08 August, 2010

The secret to making billions: consistency and great design

Melbourne Herald Sun, 7th August 2010.

Dutifully following Herself around the twisting alleys of the Richmond Ikea between displays of bedrooms and living rooms and kitchen appliances, I though of how many times I had been in this stage set. In Shanghai, in Berlin, in London. In fact you could go to 37 countries all around the world and find the near-identical store.

"It's no wonder," I thought to myself, "that the guy's the richest man in the world".

"The guy" is Ingvar Kamprad - that's the I.K. in Ikea. At such lofty heights, richness is a matter of degree depending on the strength of the US dollar - in March Forbes marked him as No 11 because the dollar was up but a couple of years ago he was No 1.

Like Steve Jobs of Apple, Kamprad has never invented anything new. He took existing technology, applied brilliant design and focussed marketing, and then stuck to it. He founded Ikea when he was 17, now he is 83.

So what can you learn from the secret of his success? He started with a vision. To give working men and women furniture that was elegant, functional, and inexpensive.

As a model he had the Bauhaus movement of 1920s Germany, that still influences every modern-day architect and designer. An object can be simple and made from cheap materials, yet still be beautiful.

One day in 1953, when it was just a small furniture store, an employee took the legs off a table to fit it into a van. Other bosses might have said, "Mind what you're doing!" Instead Kamprad saw a way to cut down the high rate of transport damage and at the same time save on construction costs. The flat pack was born.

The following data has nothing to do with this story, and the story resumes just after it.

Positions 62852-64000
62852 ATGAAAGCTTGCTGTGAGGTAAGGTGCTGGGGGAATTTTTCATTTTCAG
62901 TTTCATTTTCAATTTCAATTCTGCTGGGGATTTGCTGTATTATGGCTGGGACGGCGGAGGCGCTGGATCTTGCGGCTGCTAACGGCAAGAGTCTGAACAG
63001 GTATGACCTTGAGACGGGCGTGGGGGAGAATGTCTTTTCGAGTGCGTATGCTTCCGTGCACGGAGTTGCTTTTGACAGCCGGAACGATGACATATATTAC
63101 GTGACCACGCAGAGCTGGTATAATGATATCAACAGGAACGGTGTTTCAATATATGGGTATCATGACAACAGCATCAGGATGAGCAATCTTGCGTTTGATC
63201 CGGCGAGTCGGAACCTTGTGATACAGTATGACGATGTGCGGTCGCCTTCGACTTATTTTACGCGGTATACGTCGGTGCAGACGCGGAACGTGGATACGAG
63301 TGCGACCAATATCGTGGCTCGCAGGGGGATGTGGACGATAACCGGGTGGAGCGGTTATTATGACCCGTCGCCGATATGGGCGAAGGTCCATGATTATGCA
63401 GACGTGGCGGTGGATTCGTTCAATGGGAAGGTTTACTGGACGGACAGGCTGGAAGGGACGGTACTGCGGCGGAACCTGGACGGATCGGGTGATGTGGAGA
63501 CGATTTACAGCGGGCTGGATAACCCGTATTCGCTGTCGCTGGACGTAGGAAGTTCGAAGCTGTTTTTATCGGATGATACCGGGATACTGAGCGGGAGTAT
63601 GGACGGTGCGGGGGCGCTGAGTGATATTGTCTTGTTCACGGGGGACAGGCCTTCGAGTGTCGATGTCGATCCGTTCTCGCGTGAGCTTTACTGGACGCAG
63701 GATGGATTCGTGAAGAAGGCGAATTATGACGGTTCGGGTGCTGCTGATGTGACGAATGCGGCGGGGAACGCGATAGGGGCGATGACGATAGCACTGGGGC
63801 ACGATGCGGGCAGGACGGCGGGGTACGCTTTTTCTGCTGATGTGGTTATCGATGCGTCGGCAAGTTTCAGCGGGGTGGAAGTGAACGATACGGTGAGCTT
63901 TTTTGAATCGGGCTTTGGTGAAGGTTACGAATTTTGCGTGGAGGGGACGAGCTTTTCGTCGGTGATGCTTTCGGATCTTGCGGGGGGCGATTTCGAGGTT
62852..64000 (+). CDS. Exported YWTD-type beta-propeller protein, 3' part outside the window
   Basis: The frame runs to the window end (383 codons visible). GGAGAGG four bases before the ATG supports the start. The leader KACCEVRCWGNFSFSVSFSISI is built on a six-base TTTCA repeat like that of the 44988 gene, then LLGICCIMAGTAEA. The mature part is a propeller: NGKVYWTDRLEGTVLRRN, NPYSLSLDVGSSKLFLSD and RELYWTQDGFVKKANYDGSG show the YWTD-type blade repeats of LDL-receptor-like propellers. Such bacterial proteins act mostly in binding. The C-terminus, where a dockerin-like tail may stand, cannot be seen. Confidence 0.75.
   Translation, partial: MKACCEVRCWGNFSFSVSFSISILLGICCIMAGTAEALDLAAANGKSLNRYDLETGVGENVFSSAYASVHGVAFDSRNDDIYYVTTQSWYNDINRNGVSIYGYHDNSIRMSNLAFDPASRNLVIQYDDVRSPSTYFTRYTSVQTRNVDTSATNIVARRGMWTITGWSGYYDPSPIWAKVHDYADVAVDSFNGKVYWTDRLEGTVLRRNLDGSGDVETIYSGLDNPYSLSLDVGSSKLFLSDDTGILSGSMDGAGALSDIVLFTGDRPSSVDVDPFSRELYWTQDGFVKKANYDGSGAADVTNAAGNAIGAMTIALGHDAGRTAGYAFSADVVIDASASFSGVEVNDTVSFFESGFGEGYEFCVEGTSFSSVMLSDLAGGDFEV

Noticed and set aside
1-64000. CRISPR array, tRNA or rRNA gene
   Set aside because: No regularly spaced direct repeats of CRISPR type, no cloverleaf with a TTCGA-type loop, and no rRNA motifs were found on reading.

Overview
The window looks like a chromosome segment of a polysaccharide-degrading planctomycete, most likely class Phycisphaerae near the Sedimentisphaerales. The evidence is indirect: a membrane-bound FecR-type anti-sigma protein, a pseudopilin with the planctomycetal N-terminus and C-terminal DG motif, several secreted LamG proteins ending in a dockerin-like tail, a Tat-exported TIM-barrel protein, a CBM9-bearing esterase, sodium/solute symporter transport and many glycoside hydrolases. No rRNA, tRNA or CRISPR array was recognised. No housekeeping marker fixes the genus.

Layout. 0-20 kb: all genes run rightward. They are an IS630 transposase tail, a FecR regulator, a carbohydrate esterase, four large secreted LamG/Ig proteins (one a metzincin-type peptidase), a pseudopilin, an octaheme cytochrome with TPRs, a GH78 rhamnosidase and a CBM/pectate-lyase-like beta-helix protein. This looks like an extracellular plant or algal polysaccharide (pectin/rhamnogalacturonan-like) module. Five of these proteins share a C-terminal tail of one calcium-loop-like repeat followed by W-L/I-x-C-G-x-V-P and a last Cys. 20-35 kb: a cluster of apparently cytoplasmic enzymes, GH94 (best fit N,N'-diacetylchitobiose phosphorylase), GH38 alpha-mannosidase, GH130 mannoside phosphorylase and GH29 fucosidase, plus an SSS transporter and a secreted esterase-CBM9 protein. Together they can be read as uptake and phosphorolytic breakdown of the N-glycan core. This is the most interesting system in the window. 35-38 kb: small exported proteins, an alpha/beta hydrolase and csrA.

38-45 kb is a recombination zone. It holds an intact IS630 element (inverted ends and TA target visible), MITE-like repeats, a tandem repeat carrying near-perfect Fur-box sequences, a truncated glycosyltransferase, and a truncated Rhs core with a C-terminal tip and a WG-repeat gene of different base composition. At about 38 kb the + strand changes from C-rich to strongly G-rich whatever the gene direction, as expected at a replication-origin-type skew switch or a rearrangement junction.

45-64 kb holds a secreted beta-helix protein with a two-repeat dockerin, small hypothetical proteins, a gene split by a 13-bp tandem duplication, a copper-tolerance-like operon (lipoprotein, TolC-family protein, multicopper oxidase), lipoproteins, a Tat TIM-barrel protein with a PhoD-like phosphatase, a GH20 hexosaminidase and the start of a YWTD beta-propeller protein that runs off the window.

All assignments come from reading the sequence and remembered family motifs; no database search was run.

Ikea first entered my marketing consciousness a few years ago when I needed a pair of bookshelves. They should match, but to serve different functions they had to be easily adjusted and customised. I saw what I wanted in the Ikea catalogue but when I called they were out of stock, I'd have to wait three months for the next container to arrive.

Blow this, I thought, I'll get them somewhere else. So I searched every furniture shop and showroom in Melbourne. The cheap ones, the dear ones, the fancy ones. None had anything of the simple flexibility that I needed, at any price. I ended up waiting three months.

As a marketer I was stunned. Here were the Ikea stores packed to bursting any day of the week. You'd think that after 60 years there would be a dozen Ikea clones in every high street. But there aren't.

Sure there are cheap furniture stores, but what they sell is limited and for the most part - cheap. They don't have that elegance of good design. This is where Kamprad, like Jobs, is willing to spend money on the very best.

Being publicity-shy he isn't seen much, but here's a quote of his philosophy: "Any architect can design a desk that will cost 5000 kronor," he wrote thirty years ago in A Furniture Dealer's Testament. "But only the most highly skilled can design a good, functional desk that will cost 100 kronor. Expensive solutions to any kind of problem are usually the work of mediocrity."

So if you're a youngster, here's the secret to making $25 billion. Start with a product everybody wants and needs - chances are you're sitting on an Ikea chair as you read this. Make sure the design is simple and functional but also beautiful.

Make buying it easy - think about the way Ikea stores are laid out, the thought and logic that has gone into every step of the process. And make it affordable so the buying decision is not hard.

Old man Kamprad is long retired to his home in Switzerland. But the story is that no major decision is ever made at Ikea without his approval - often as not it's his idea.

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